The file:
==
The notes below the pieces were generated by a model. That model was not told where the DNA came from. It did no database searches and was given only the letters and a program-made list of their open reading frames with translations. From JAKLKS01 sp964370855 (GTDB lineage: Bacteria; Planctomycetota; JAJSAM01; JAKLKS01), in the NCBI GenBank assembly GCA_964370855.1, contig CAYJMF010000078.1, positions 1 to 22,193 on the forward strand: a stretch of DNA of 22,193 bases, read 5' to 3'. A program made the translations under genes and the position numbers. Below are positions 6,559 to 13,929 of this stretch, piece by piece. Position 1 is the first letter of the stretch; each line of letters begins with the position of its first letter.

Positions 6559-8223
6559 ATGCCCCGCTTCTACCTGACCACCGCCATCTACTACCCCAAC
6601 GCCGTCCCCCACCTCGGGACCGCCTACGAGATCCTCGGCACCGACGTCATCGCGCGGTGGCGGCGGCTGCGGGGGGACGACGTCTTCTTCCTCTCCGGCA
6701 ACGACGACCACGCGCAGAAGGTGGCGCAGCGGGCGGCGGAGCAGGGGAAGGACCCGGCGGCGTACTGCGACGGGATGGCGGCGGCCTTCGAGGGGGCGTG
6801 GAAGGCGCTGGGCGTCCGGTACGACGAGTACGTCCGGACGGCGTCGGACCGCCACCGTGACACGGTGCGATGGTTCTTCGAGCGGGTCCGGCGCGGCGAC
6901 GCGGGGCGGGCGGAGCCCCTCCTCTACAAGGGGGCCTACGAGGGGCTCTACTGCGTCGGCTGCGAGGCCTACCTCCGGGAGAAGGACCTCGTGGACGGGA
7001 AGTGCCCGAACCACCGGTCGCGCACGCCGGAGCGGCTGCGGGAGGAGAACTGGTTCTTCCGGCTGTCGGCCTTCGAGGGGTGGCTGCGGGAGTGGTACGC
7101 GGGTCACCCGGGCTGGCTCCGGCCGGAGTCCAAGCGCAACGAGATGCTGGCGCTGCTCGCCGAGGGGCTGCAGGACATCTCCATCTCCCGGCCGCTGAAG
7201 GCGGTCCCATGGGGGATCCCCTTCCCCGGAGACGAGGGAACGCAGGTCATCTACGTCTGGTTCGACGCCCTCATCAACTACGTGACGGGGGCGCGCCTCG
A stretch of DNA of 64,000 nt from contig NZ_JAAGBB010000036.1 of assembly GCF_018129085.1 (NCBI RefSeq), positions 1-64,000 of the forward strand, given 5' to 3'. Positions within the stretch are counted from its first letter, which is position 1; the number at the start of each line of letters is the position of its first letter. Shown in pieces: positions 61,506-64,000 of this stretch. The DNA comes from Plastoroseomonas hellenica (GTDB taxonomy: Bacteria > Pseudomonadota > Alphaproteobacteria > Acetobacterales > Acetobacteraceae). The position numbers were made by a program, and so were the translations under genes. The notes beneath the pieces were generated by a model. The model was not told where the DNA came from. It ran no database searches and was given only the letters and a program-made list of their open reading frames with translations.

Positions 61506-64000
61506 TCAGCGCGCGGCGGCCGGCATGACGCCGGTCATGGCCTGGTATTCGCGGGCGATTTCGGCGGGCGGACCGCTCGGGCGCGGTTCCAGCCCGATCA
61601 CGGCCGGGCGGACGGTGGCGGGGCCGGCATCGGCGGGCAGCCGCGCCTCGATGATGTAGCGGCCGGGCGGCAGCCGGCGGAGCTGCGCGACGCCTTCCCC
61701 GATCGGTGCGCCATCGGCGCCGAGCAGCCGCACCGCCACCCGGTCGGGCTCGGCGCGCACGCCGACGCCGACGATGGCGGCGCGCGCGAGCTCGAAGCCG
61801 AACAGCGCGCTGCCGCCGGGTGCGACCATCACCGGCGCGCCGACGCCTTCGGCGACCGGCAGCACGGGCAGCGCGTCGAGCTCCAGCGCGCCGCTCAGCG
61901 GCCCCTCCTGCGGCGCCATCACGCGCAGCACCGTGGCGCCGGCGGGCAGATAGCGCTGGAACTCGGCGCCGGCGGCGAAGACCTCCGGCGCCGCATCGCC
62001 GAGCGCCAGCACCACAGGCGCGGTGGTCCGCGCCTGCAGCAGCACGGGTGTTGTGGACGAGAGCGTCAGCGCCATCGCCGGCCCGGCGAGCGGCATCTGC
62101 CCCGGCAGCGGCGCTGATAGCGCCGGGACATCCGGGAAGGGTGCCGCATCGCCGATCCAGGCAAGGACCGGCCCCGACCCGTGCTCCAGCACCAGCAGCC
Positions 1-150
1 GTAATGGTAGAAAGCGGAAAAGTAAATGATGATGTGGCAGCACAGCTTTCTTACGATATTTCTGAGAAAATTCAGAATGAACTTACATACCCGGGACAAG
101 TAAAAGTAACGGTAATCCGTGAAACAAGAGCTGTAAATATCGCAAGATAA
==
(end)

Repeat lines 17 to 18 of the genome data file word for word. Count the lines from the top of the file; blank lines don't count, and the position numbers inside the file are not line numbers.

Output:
61901 GCCCCTCCTGCGGCGCCATCACGCGCAGCACCGTGGCGCCGGCGGGCAGATAGCGCTGGAACTCGGCGCCGGCGGCGAAGACCTCCGGCGCCGCATCGCC
62001 GAGCGCCAGCACCACAGGCGCGGTGGTCCGCGCCTGCAGCAGCACGGGTGTTGTGGACGAGAGCGTCAGCGCCATCGCCGGCCCGGCGAGCGGCATCTGC